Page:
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Casanova di Neri – The Story of How I Discovered Their 2017 ‘White Label’ Is A Must For Every Brunello Lover

Songbird in Chief, Jonny Wren, shares his recent experience of getting to know the Exceptional Brunello di Montalcino estate, Casanova di Neri.

Now Vintellectuals, I feel compelled to tell you this little tale of how I became aware of this wonderful wine but it’s a bit of a yarn. If you would like to cut to the chase, then scroll down to Here’s The important Bit, but if you’re happy to indulge me, then please read on…

This story begins back in May this year when I received a message from an old colleague. Would I care to attend a lunch hosted by Gian Lorenzo, of the Brunello estate Casanova di Neri, one of Montalcino’s finest? After a deliberation of about 5 nanoseconds (I still can’t believe it took that long), I readily and wholeheartedly accepted the invitation and two days later I found myself in a snazzy SW1 restaurant, sitting next to Gian himself as he told the story of his family’s estate, and we tasted the wines over lunch.

The winery was started by Gian’s grandfather, Giovanni, in 1971 when Montalcino had just a handful of wineries and the region was far from being the renowned place for fine wines that is now. He produced the estate’s first Brunello di Montalcino in 1978 and in 1981 purchased the now legendary Cerretalto vineyard that is situated in a natural amphitheatre (which creates its own microclimate) and has soil rich in iron and magnesium. Throughout the 2000s the Cerretalto received the perfect score of 100 points in the noted vintages of 2001 and 2010 and the legend that is now Casanova di Neri was born.

Over lunch we tasted a range of the Casanova di Neri wines, including the 100-point scoring 2016 Cerreltalto which was delicious, but at over £300 a bottle you would it expect it to be. Despite the huge international success of the winery, Gian came across as a humble young man working in a family business who love what they do and are unfazed by the high price tag some of their wines command. After lunch he happily joined a few of us down The Red Lion for a few pints of Adnams and we shared stories of our favourite wines from other region and countries.

I was totally captivated by this winery after meeting Gian and tasting his wines and although I had tried some ‘seriously good kit’, it was the more modestly priced 2017 Brunello ‘White Label’ that made a lasting impression on me, there was something that made it special in that vintage, now what was it again? The Adnams had slightly clouded my memory, I’ll have to ask him next time I see him…

Fast forward to about two weeks ago and I’m on holiday in Tuscany, staying about 40 minutes from Montalcino. It’s hot and my car consists of three restless boys aged between 1-6, along with Mrs. Songbird, and I am determined to take Gian up on his offer to visit Casanova di Neri. I only contacted him the day before, but he said we were welcome to drop by for a tasting anytime that day. It’s a very popular place for the affluent wine loving tourist and the reception is awash with white linen and designer sunglasses. We rock up with three young lads – one sleeping, two giggling – and me looking like an extra from Pirates of The Caribbean. Luckily Mrs. Songbird carries her usual understated charm and elegance.

Gian kindly greets us but is busy attending to another visitor and passes us on to his colleague Simone whose presentation of the wines is superb. Again, we are treated to the 2016 Cerretalto and the 2017 White Label and again I find myself astounded by the quality of the latter…and then it all makes sense!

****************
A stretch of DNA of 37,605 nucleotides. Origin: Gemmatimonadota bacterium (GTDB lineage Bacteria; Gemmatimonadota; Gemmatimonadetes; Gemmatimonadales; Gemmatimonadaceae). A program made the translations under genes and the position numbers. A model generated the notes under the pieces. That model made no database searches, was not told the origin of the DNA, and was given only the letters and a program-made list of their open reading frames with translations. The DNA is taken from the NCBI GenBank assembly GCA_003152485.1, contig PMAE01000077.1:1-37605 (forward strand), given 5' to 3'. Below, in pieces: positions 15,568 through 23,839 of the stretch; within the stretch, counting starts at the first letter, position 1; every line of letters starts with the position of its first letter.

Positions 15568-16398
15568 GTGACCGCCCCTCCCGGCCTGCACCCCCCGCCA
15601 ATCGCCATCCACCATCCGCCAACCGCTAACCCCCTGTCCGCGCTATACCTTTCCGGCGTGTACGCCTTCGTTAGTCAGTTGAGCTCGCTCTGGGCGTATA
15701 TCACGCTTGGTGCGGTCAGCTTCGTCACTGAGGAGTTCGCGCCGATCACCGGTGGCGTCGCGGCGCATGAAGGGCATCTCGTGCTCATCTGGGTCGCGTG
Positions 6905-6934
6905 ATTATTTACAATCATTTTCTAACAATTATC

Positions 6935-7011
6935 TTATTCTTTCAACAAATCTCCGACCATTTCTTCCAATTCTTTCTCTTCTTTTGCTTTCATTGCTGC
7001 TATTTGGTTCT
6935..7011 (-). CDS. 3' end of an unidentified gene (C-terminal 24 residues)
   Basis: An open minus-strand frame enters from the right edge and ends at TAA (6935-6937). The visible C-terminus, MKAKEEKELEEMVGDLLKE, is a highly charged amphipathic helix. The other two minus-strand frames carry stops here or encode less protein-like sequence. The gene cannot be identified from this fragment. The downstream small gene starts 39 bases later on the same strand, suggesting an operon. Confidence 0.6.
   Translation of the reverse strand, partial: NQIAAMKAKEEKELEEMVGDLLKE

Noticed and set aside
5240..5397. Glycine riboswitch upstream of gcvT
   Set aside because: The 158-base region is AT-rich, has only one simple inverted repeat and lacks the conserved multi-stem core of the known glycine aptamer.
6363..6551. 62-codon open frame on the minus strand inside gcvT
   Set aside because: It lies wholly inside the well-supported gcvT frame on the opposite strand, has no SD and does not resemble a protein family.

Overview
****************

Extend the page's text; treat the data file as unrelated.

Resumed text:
Here’s The important bit…

2017 was a very hot year and quality was hit and miss across the region. The finest estates still made excellent wine and I personally have been impressed with many of the Brunellos I have tasted. However, because of 2017s inconsistency Casanova di Neri decided not to produce their single vineyard Cerreltalto that year, but what happened to the grapes from this much treasured vineyard? The entire 2017 harvest of Cerretalto was included in the blend of the Brunello White Label.  That’s right, the grapes that usually make a wine that sells for over £300 a bottle are used in a wine that sells for a little over £55 a bottle. And that’s why Casanova di Neri’s 2017 White Label is a must buy for any lover of Brunello di Montalcino.

2017 Brunello di Montalcino (White Label), Casanova di Neri @ £280 per case (6) Inc. VAT – Save £68 per case!

“A serious powerhouse but with underlying elegance. Pronounced aromas of luscious black cherry, plum and blackcurrant with undertones of leather, balsamic and spice. Silky and smooth on the palate with soft grainy tannins, ripe but elegant fruit and a wonderful silky finish that lingers for a long time. Despite the warm vintage, Casanova di Neri have produced a wine that manages to display the ripeness of the fruit while maintaining the elegance that they are renowned for. The top-quality grapes from their Cerretalto vineyard that are included in this blend have propelled it to another level.” Songbird Wines

“There’s amazing length, hard red candies and violets and sweet tannin that goes on and on…this is stunning juice.” Vinous.com

So, there you have it, sometimes the non-hyped vintages hold a certain secret that can reward canny purchasing, as here is wine that’s retailing at £58 a bottle that includes grapes that would normally sell at £300 a bottle, and for a limited time only it’s available at £46 per bottle by the case. Any single bottle orders (or multiples of) replying to this email will receive a discounted price of £50 per bottle.

Please register your interest by emailing orders@songbirdwine.co.uk

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